Posted by: anon | Sep 27, 2017 12:38:05 PM

(That last comment wasn't terrible clear, because I'm about to rush off to teach. That is, even for people outside law, I don't think law journal rank does any good. peer reviewed journal rank does.)

Posted by: Paul Gowder | Sep 27, 2017 10:00:37 AM

What Matthew said. Typically, when I'm deciding what to read or cite, I search for material by topical relevance or by a graph-traversal-style search from papers/authors I already know. The identity of the journal doesn't enter into it, with the *possible* exception of the extreme lower margin (that is, if an article in the West Trump University School of Law and Automotive Repair Journal of Twitter Insulting starts badly, I may be less likely to give it the benefit of the doubt and read on, relative to something else). But this is, I think, based on a rational-ish judgment that if a paper starts badly, *and* couldn't even get out of the total dregs of journals, the author was probably phoning it in and/or a crank, and thus can be safely ignored.

Note that this is not true of peer-reviewed journals, especially in disciplines I'm not expert in but even in disciplines I do know. If for some reason I need to know some result from, say, economics, I'll definitely prefer something in the AER to something in The Rando Elsevier Cash Cow Journal of Economic Economiciness, because peer review makes the judgment of economists as a discipline available to me, and I happen to need that judgment when I'm wandering afield.

But even for people outside law, I fail to see how journal "rank" does any good, just because (once you get past the W. Tr. U. S. of L. & Auto. Rep. J. of Twi. Ins. level) that signal is not present.

Which, going back to the original point of the post, suggests that this expedite garbage does indeed waste everyone's time. Because ranking isn't even a good signal of quality, at best, it creates work for people in order to send a lousy signal of quality to the handful of people who will be taken in by it (namely, as far as I can tell, journalists, hiring committees who need frivolous excuses to filter down their pool of candidates, and maybe tenure committees that have to be answerable to people from fields where journal rankings track some kind of meaningful information?)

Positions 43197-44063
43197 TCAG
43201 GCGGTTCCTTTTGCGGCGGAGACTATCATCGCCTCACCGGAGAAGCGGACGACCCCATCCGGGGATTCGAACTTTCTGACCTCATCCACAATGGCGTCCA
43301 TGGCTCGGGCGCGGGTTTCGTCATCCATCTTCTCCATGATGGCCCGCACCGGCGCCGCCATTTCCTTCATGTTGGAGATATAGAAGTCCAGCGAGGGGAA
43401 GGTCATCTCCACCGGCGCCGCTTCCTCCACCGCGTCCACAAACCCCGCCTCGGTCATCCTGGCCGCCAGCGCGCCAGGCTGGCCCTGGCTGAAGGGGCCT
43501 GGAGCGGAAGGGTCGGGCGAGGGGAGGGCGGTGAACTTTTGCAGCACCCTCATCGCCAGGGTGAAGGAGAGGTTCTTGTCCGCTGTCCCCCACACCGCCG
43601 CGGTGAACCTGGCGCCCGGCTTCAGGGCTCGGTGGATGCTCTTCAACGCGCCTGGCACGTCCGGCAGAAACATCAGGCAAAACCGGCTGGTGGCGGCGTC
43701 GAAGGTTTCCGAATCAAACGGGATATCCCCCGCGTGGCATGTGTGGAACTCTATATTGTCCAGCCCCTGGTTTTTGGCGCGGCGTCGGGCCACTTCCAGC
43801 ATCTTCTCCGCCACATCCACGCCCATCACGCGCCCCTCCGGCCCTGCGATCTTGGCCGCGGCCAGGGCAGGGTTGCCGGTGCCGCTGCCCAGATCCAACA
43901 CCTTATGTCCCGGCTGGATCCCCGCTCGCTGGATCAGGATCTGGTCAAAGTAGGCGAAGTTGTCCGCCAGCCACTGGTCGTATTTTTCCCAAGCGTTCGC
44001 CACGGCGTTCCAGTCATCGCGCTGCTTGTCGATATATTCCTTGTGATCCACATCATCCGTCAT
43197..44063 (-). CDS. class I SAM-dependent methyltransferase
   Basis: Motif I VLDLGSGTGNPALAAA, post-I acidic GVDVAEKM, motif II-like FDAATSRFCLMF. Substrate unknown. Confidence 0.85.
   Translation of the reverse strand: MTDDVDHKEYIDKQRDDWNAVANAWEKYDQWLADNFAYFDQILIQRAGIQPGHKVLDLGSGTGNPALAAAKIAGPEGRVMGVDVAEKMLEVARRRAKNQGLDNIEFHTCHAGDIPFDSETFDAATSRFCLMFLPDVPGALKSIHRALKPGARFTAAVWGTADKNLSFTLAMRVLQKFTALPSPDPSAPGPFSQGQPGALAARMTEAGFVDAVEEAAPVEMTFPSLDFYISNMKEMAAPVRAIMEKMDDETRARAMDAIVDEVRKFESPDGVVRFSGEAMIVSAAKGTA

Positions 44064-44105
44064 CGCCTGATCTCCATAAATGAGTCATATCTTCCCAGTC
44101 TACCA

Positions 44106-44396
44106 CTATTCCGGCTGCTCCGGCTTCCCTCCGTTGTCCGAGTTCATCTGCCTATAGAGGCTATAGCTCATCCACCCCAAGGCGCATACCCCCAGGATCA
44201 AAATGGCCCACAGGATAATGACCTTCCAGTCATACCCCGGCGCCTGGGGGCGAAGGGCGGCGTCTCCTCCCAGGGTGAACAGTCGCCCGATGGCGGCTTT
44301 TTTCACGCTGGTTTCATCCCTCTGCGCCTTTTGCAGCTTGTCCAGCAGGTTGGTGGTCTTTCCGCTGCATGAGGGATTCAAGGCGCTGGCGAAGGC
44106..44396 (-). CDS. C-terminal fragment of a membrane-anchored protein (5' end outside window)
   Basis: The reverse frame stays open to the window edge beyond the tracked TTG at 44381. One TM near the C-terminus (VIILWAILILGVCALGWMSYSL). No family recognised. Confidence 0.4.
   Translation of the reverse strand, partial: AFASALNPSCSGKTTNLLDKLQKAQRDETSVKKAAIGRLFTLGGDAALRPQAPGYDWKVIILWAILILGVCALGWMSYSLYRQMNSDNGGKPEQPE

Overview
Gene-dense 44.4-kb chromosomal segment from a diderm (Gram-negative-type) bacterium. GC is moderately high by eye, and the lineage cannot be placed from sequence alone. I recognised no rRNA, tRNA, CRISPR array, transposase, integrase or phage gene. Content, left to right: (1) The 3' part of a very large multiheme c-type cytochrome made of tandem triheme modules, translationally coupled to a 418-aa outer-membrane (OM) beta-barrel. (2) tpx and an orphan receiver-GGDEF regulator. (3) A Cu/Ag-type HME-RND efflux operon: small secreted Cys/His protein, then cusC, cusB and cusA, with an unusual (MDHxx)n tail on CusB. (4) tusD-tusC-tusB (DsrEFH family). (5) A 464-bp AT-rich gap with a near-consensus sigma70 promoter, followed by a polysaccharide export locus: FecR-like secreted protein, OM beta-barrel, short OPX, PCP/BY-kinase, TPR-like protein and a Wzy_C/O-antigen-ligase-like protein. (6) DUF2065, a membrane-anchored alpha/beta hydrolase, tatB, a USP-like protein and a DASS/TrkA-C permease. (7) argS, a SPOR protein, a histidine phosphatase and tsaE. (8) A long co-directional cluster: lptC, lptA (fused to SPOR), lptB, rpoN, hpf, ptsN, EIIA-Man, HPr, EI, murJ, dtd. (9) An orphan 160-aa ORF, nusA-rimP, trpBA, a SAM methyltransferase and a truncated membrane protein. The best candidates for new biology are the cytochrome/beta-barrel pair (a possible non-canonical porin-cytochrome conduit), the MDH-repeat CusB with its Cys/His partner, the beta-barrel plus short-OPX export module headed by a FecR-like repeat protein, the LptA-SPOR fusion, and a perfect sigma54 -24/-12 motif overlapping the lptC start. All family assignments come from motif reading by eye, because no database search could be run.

Posted by: Paul Gowder | Sep 27, 2017 9:57:52 AM

Is it really the case that you read stuff from higher-ranked journals but not lower-ranked journals? I Google what I'm looking for and then read what I find, regardless of whether it's in the Harvard or Hofstra Law Reviews. I assume that I know better what's good scholarship than the editors at either Hofstra or Harvard.

Posted by: Matthew Bruckner | Sep 27, 2017 9:45:00 AM

I'm also not sure that author preference in contexts where there is blind review and no expediting functions the way it's described here. No one chooses the American Political Science Review over the "Midwest Politics Journal" because APSR has better editing. They choose it for exactly the same reason law profs choose, say, Harvard over Hofstra: signaling.

Posted by: anon | Sep 27, 2017 8:27:20 AM

If we assume that higher-ranked journals will on average publish better scholarship, allowing authors to expedite to get the highest-ranked offer they can serves two useful scholarship-related functions. First, it helps to bring attention to better scholarship. Readers are more likely to read an article in a higher-ranked journal, so the more a competition occurs, the more likely the audience will be pointed to better stuff. Second, it helps to bring attention to better scholars. If you're not a professor yet, or you are underplaced at your institution, top journal placements can help bring attention to your work and to you. Both are useful functions, at least if you assume that journals can ID what is better scholarship.

Posted by: AnontherProf | Sep 27, 2017 2:23:16 AM

I don't think this symmetry argument works. The reason letterhead bias is bad isn't because it disadvantages authors at lower-ranked schools; it is because it undermines the social function of law reviews. Law reviews are supposed to provide a sorting and signaling mechanism, and letterhead bias dilutes the signal--I presumptuously give more weight to an article published in the Harvard Law Review because the HLR has its pick of articles and it supposedly picks what its editors think of as the "best" articles. If what the editors really do is just pick articles by Harvard faculty, then I could more easily find articles by Harvard faculty just by going on SSRN, and at that point there would be no reason for the Harvard Law Review to exist.

But expediting up--or, more deeply (and the feature of the process that is what you are really objecting to here), author preference for higher ranked law reviews over lower ones--doesn't dilute the quality of the signal or undermine the social purpose of law reviews. It is actually fundamental to their whole existence. There may be something wrong with the expedite game; but it is not that authors prefer higher ranked law reviews to lower ones. If every law review were the same, there would be no need for law reviews.

Posted by: TJ | Sep 26, 2017 10:34:40 PM